Politics and soccer: the perfect combo


Zealan Munsey, Photographer

It’s been something, hasn’t it?

This year’s World Cup was already slated to be quite a bit different than the tournaments of the past.

2022 marked the first time that the Middle East hosted the World Cup, with Qatar winning the bid from FIFA, the international governing body of soccer, in December of 2010.

It must be known to fans that big sporting companies have sponsorships. The National Football league’s official pizza sponsor is Little Caesar’s, for example.

It’s not a stretch to think that the FIFA World Cup, the biggest and most storied sporting event in the world, has quite a few sponsorships. The tournament brings in quite a bit of viewership and money, so it’s not too surprising.

One of the biggest sponsors of the World Cup happens to be Budweiser. The beer beverage is quite famous, so yes, they do sponsor quite a bit of sporting events and teams. It is estimated that Budweiser spends 75 million dollars every four years to be the official beer sponsor of the World Cup.

Let’s take a second to think. The odd thing about this specific sponsorship is that the official religion of Qatar is Islam, and it’s obvious that their values don’t match the environment of sports at all.

Alcohol is banned in the religion of Islam. Drinking alcoholic beverages is largely tied to going to a sports game. The adults get a hot dog or a burger, maybe some nachos, and most likely a beer or two.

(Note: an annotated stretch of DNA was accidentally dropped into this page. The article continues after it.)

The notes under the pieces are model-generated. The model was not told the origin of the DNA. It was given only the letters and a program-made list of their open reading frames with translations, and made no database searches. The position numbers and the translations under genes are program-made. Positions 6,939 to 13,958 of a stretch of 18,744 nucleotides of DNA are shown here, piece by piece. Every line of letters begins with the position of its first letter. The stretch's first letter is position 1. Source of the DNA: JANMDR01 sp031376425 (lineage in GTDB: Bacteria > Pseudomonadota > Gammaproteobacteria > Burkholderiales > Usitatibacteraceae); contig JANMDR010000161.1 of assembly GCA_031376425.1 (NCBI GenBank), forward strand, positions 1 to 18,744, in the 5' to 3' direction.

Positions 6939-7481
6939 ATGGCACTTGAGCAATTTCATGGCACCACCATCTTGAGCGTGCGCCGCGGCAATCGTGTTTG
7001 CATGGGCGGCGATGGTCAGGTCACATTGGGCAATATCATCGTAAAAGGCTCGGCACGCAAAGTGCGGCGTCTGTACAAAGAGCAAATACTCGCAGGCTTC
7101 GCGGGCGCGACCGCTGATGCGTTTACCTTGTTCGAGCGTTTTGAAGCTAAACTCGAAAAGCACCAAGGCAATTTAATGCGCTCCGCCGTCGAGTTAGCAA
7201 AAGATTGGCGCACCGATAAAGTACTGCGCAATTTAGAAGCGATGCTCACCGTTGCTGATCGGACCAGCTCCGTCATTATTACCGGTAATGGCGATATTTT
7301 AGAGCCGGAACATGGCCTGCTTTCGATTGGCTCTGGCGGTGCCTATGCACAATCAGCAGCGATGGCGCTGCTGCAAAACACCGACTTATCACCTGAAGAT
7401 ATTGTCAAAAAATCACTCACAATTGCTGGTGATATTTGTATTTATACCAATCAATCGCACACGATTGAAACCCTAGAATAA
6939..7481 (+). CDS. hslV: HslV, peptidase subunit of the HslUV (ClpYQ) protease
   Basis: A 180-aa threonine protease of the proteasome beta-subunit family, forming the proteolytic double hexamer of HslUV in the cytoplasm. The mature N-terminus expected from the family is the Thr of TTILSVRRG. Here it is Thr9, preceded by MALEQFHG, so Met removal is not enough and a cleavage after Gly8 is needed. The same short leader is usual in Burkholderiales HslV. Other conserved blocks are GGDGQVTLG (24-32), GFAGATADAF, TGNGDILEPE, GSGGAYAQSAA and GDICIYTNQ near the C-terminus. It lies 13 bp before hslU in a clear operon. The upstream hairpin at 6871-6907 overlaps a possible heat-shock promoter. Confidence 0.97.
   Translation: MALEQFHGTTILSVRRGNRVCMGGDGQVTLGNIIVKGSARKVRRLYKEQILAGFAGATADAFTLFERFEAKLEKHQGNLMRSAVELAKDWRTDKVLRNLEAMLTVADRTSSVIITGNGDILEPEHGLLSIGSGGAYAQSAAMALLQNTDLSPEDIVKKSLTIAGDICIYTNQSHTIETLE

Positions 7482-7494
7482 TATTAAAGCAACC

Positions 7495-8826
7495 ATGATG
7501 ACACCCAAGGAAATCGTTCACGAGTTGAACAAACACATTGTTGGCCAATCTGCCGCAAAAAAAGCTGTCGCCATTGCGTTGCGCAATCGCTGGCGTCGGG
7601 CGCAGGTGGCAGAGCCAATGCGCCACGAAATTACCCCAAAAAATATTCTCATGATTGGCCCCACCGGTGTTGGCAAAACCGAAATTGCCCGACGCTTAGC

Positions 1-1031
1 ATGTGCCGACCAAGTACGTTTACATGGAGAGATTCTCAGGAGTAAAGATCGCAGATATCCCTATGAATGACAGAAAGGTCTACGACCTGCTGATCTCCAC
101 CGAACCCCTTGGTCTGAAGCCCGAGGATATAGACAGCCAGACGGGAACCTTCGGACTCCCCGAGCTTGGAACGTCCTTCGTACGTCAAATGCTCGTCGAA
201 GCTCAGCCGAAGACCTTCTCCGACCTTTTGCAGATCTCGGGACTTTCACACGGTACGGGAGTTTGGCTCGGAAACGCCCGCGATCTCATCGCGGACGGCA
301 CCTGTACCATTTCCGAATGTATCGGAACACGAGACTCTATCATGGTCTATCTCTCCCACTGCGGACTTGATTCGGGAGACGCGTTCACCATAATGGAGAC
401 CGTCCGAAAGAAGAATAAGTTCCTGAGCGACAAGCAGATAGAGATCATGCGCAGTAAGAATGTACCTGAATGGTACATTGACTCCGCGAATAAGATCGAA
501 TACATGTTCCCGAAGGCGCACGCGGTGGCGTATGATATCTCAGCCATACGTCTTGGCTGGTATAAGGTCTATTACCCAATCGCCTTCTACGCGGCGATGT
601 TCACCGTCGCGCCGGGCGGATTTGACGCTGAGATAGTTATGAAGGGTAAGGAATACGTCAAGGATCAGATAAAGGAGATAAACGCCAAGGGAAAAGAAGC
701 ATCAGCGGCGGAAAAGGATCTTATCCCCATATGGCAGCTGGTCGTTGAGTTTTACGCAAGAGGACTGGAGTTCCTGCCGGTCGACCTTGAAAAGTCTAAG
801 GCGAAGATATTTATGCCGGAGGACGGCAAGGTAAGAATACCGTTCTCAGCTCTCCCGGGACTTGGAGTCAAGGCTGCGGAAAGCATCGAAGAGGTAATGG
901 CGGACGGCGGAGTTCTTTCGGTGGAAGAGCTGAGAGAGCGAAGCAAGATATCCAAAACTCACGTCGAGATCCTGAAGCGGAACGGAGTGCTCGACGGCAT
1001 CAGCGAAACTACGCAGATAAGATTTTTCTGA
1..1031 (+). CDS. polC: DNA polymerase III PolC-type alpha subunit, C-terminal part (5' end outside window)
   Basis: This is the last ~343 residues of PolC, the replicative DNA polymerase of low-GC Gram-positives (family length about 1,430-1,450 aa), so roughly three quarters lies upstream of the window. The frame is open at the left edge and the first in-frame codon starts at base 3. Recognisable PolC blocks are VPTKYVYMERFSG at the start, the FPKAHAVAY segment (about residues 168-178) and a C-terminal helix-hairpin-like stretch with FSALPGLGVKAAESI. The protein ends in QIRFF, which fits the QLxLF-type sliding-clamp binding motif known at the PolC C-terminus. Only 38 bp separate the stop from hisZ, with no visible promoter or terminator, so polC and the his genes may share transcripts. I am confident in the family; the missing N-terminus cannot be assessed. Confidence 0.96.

So was it really surprising when Qatar announced they would be banning the sale of alcohol at the World Cup venues? No, not really. What was baffling was the timing

Qatar won the bid to host the World Cup 12 years ago back in 2010. Did they say anything about the fact that they were going to ban alcohol and spit in the face of a $75 million dollar sponsor? It’s not like Islam stated alcohol was against their religion in the last 12 years. 

They waited until the week of the opening match to announce this, knowing nothing can be done at that point. FIFA couldn’t afford to delay the World Cup any further. In fact, it was supposed to start in the summer, but it was postponed to start on Nov. 20 and go until Dec. 18.

The cup was held in the winter due to the extreme summer heat of the Middle East. That’s already negative. The soccer clubs of the world are in the middle of their seasons right now. Leagues like the EPL, La Liga, Bundesliga, Ligue 1, and more had to stop their campaigns until the World Cup finished.

To clear up confusion, soccer players usually have two teams depending on their skill level: their national and club teams. Christain Pulisic is American, which is why he plays for the U.S. team in international games, but his club team is Chelsea, which is in the English Premier League. You can be Nigerian and also play for LOSC Lille in France.

Players had to leave their club and teammates in the middle of their season, go play against some of those club teammates that are of different nationalities, and then come back to their normal club opponents and teammates a month or so later. Say your country was eliminated right away, like Canada. The club season still isn’t starting, so you have at least a month off that you need to use to stay in shape and wait until your club starts back up.